The UK's wellbeing has increased once again, with levels having increased every year since 2011.
The UK's wellbeing is measured annually by the Office of National Statistics (ONS), measuring life satisfaction, happiness, what someone does being worthwhile and anxiety. Health is regarded by the ONS as an important factor in determining well-being.
Scores are given on a scale from one to ten with 0 being not at all, and 10 being completely. A high score for life satisfaction, happiness and worthwhile means a good level of well-being, for anxiety a low score indicates a high level of well-being.
The most common life satisfaction score was 8 out of 10, with an overall average of 7.5 out of 10, up 0.06% on the previous year. Happiness scores were similar, again the most common response was 8 out of 10 and an average score of 7.7 out of 10, up 0.09% on the previous year.
For a feeling that what one does in life is worthwhile 8 out of 10 was the most common response while the average was slightly higher at 7.7 out of 10, up 0.05% on the previous year.
Anxiety scores were down with the most common answer being 0 out of 10 and an average score of 2.9 out of 10 which was down 0.10% on the previous year.
By region London had a lower rate of well-being than the national average, but still showed improvement on the first year of the survey in 2011/12. Northern Ireland registered the highest levels of well-being.
The West Midlands showed the largest improvement overall and the lowest anxiety levels in England.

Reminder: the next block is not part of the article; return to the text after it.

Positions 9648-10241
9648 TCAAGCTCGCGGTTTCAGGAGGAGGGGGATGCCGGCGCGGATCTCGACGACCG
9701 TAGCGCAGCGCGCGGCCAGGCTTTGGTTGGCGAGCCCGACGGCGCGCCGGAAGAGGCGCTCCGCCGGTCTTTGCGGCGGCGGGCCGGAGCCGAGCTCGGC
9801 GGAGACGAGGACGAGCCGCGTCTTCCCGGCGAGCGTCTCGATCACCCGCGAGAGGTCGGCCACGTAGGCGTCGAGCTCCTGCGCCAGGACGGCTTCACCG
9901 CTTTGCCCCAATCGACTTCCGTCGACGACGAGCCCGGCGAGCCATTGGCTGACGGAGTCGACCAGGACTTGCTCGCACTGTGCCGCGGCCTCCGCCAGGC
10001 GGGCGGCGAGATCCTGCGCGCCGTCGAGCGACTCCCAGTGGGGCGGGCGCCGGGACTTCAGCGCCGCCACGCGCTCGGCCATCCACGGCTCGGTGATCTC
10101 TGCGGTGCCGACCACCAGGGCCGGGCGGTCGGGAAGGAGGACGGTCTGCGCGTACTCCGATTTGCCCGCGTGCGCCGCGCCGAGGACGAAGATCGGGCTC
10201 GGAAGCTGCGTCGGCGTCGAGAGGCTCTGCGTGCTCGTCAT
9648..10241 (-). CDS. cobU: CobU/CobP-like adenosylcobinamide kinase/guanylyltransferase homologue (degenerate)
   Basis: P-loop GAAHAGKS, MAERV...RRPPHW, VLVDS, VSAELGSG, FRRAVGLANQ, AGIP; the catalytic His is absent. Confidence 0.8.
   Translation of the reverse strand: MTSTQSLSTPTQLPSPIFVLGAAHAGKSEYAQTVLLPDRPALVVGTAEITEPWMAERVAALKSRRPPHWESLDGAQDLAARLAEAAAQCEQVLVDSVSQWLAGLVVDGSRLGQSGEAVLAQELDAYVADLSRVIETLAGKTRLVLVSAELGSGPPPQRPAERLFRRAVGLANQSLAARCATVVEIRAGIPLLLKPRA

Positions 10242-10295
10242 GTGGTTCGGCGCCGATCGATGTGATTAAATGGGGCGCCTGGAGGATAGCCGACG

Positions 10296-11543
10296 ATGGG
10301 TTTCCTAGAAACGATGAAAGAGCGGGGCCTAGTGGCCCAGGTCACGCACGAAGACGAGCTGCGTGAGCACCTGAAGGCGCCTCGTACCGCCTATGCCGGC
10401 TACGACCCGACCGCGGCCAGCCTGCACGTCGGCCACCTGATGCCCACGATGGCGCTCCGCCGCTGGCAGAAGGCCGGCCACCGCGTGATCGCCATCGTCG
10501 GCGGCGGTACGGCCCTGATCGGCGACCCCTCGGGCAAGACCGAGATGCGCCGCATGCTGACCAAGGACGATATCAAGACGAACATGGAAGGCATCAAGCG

Paul Avis, marketing director at Canada Life, said: "[Employers] have always been really good at dealing with physical health i.e. objective conditions which you can see touch feel for example cancer broken bits of bodies and so forth, what is more concerning is that we've been less successful with supporting mental health.
"As well as identifying mental health as a challenge for employers the other area that employers have to be aware of, specifically related to that is that many people come in to work when too sick to do so. The employer not only has a duty of care for that but also should be monitoring the impact that presenteeism has on productivity. That is the benefit of having a healthy engaged and positive workforce, is that productivity increases as a result. Clearly where there's an increased focus by employers on wellbeing there is a business benefit of increased productivity."
He added: "Everything we're seeing at the moment is about employers having done automatic enrolment and now beginning to refocus on sickness absence and disability management. A refinement of that around employee health well-being engagement and productivity.
"There is a more positive feeling in UK PLC, employers now seem to have more space and time to focus on more positive initiatives."
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